Providing for children

Providing for the next generation is paramount to our survival, so it's no surprise that most people feel strongly about ensuring the safety and sanctity of children. It also helps that each of us was, at some point near or far, a child and has the direct lived experience of either having a loving, caring, supportive environment to grow or lacking on one or more dimensions.

When a family is stable and well-resourced, it's easy to say providing for children is important. This concept becomes more tenuous when a family is unstable, under-resourced, or for a variety of reasons simply cannot meaningfully care for a child. In many countries, including the US, a significant amount of society's resources are poured into healthcare, education, food, shelter, and other social services to provide for children where their parents cannot.

This is related to, but distinct from, protecting the vulnerable. I consider protection as minimizing harm which is squarely focused on survival whereas providing is survival and also maximizing the opportunity to thrive. Generally speaking, most everyone would agree that providing for the next generation is critically important.

I consider a child adequately "provided for" when their physical, cognitive, and emotional needs are fully satisfied.

Equal moral relevancy

Our programming to survive is agnostic to the quality, fulfillment, richness, or health of any given life. Wherever any given life is now, it seeks to first survive, then thrive as best it can.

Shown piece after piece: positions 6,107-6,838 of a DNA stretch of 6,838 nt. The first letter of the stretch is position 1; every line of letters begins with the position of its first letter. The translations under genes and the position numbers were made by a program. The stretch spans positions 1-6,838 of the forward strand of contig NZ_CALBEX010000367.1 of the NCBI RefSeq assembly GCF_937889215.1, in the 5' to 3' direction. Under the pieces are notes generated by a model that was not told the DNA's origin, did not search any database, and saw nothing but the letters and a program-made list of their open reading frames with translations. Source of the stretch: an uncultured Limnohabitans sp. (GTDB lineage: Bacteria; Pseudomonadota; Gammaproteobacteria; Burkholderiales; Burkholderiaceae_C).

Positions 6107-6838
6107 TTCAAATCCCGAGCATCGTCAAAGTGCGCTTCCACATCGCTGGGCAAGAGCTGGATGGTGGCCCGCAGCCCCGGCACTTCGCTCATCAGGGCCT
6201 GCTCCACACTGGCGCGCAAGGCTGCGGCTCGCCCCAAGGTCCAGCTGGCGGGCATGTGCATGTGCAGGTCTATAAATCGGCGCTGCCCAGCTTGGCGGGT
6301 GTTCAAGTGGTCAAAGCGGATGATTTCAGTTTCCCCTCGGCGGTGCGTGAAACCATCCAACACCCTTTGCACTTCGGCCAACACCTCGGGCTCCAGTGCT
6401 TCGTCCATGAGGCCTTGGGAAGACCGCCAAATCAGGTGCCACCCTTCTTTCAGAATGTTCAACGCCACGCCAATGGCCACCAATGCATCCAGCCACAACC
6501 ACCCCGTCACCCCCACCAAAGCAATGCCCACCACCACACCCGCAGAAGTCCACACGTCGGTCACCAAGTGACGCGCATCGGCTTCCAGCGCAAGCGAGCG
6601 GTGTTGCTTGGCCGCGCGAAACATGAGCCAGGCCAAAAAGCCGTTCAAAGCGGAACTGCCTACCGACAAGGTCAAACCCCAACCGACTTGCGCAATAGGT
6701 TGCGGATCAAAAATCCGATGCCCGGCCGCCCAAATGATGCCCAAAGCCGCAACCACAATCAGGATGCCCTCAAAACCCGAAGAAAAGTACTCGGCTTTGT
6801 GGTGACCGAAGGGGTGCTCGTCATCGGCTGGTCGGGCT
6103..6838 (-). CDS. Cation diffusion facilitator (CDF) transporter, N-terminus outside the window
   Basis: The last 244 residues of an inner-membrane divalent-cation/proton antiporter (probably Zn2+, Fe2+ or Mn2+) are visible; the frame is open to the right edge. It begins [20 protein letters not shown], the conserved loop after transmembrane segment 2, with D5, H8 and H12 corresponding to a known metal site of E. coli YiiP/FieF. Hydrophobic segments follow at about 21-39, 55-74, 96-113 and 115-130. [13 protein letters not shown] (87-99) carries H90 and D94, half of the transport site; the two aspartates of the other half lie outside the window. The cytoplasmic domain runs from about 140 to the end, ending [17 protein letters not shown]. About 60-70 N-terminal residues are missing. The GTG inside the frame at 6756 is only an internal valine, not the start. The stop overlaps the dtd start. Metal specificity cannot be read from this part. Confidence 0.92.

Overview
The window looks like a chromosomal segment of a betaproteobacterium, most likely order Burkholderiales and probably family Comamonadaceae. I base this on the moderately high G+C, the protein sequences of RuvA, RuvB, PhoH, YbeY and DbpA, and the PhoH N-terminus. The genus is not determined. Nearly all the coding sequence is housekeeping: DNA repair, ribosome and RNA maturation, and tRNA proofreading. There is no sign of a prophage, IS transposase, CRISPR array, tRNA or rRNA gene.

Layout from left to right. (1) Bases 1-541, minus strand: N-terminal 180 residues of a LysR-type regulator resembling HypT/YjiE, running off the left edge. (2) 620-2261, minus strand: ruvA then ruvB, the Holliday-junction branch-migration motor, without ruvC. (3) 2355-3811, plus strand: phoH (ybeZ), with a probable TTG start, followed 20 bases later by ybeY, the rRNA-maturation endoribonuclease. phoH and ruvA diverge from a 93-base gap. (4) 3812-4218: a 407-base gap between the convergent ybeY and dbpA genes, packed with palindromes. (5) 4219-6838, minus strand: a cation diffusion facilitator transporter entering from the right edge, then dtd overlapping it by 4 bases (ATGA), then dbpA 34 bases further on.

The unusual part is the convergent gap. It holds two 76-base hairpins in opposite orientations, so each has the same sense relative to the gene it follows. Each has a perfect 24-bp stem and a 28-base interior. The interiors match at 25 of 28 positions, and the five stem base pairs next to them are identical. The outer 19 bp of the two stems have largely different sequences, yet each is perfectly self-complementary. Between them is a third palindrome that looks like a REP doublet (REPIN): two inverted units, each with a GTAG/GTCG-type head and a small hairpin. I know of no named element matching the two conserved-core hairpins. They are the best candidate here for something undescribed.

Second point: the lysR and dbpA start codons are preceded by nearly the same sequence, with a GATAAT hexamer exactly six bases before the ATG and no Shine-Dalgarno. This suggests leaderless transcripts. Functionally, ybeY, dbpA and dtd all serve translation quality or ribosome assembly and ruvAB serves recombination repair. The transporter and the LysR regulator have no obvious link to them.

I believe this feeds into a general concept of the moral relevancy of all human life. Specifically, no one life is more or less morally relevant than any other life. To put a finer point on this concept, is a person born into poverty any less worthy of life than a person born into wealth? Or is a person born blind any less worthy of life than someone born with sight?

Most people agree that ethically speaking, killing a poor person or a blind person is just as much murder as killing a wealthy or sighted person. Because no one can say which life is worth living, no one human has more of a right to life than any other.

The ethical fulcrum and balancing divergent needs

In addition to the foundational concepts, there are also distinct stakeholders. To vastly oversimplify for abortion, I consider the biological mother, biological father, unborn child, and society. The fulcrum in balancing these ethical axioms is understanding the differential impact on stakeholders and weighing whose interests win in specific scenarios and why.

In the abstract, it's easy to say that we should do no harm, empower individual choice, and provide for our children equally for all. It gets much more nuanced and complicated when there is tension between stakeholders within an ethical axiom or between axioms.

For example, if decreasing harm to the child increases harm to the mother, whose claim to less harm wins out? Or if providing social services for a child born into poverty comes at the expense of critical infrastructure projects for all citizens, who wins?

Here is where each individual has to consider their own mixing board and dial in the balance of rights and responsibilities that feels most aligned with their ethical belief system.

To help myself (and hopefully others) dial in their ethical soundboard, my next post posits three "diagnostic" thought experiments.